But all that means is that they agree Judge Walker should read that classified information and decide whethter al-Haramain is an aggrieved party. Since Walker never ordered that the government must give al-Haramain classified information or that the he, Vaughn Walker, had decided that al-Haramain had a “need to know” this information and therefore could get a security clearance, the Appeals Court’s rejection of the government’s appeal didn’t say the government had to turn over this information.
And there’s very good proof that the government knows that–and has accepted the Appeals Court’s rejection of their appeal (and is not defying the Appeals Court). On the night the Appeals Court rejected their appeal, the government finally corrected the inaccurate information that Bush had provided the Courts (probably) three years ago. In other words, they gave Walker more to review, so that he could conduct that review with complete information. They did not defy his order, backed by the Appeals Court, that he would conduct a review.
For those of you wondering why Walker hasn’t yet ruled on this, btw, remember that he was at an undisclosed location over the weekend, and then came back to find that he had unexpected new homework to do–to read the four new declarations, presumably about the program. I also expect those declarations provide some totally new problems for him to consider, such as whether data mining of Americans constitutes electronic surveillance.
[Hey Vaughn Walker’s clerks!! If you happen to be researching whether Congress has ever weighed in on whether the government can do this kind of data mining on its citizens, please read this post. It shows that at precisely the time Congress was successfully defunding such data mining (it passed into law, though Bush did include an onerous signing statement, so maybe we’ll finally get to litigate signing statements too!!), Jello Jay Rockefeller told Cheney that he considered this program’s data mining aspects to be the same data mining Congress was defunding. So Congress made it very clear–in the Appropriations for DOD for 2004, the year in question (hahahahaha!!)–that they didn’t want the Administration doing any of this data mining.]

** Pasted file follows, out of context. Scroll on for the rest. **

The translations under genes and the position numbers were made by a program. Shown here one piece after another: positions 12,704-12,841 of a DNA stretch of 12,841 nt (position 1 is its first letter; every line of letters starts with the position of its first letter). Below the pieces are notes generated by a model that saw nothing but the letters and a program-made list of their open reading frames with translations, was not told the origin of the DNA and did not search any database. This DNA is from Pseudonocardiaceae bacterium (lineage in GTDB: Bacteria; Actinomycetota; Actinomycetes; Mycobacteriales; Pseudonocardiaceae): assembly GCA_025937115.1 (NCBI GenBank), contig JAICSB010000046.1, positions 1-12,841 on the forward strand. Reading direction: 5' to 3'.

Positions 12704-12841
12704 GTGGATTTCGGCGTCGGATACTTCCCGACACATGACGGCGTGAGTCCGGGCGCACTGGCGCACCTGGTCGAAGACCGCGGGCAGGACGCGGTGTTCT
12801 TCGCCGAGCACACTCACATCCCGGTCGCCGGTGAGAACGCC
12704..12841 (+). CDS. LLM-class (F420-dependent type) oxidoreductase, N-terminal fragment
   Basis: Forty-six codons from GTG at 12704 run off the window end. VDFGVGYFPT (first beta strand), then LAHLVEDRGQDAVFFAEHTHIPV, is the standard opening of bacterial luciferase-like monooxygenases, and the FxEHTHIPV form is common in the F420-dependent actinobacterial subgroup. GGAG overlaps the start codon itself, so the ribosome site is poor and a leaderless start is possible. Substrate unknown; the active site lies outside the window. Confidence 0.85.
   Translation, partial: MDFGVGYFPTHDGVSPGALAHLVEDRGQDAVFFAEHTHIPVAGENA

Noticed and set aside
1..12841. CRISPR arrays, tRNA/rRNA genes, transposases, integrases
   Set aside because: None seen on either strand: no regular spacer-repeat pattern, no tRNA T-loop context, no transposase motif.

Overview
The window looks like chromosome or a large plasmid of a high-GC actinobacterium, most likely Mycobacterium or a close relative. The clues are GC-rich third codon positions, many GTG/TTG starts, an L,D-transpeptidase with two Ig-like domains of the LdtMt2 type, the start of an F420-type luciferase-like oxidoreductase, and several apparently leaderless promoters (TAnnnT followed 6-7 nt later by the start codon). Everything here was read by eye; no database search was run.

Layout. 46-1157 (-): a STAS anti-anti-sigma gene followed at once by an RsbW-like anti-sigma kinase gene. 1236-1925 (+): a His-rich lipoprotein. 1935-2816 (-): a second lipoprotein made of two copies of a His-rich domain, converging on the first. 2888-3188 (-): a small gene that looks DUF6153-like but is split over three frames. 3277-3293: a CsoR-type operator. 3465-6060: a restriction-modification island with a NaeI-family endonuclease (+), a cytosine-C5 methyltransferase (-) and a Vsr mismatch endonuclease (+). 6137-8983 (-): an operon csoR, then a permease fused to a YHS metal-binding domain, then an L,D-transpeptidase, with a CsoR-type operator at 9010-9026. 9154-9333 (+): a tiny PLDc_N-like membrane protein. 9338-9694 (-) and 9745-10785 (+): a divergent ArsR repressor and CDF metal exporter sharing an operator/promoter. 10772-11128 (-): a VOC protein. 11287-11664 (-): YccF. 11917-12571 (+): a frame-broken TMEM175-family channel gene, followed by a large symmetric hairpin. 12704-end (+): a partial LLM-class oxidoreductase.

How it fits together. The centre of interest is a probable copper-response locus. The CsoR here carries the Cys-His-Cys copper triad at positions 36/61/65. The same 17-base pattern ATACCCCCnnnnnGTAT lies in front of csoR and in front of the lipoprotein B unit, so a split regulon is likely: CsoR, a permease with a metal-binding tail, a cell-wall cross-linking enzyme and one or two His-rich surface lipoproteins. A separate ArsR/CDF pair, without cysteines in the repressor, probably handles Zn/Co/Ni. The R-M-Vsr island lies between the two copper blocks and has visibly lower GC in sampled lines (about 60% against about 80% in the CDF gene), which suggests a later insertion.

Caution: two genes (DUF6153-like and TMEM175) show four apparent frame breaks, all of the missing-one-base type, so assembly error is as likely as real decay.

Now, don’t get me wrong. I consider DOJ’s brief from Friday to be a horrible example of Cheneyesque reasonsing. But also understand what’s going on here. They’re not defying the Appeals Court. They’re not defying any order that Walker has already made. They are saying that if he orders them to turn over the information on the program, they will appeal.
But also consider the context, which explains their increasing hysteria about the classified information. We’re no longer talking about Walker ordering the government to turn over a document to al-Haramain they’ve already seen. We’re talking about those four new declarations, which presumably describe the warrantless wiretapping program in much more detail. Now, I don’t believe the government should conduct massive data mining and wiretapping of its citizens in total secret, but a majority of the members of the last Congress (including our current President) do. Furthermore, DOJ may or may not believe that al-Haramain has ties to al Qaeda. I do think some of the questions DOJ has threatened to appeal (whether a judge can order that litigants get the nation’s biggest secrets, whether a judge has the authority to grant security clearances if the government refuses) are worth some discussion–though I wish it were a measured, honest discussion.
What’s going on is that the government has finally turned over real details (though who knows whether they’re complete, given the “inaccurate” information they did not correct for three years?) on the warrantless wiretapping program. At precisely the moment that it is at most risk of being made public.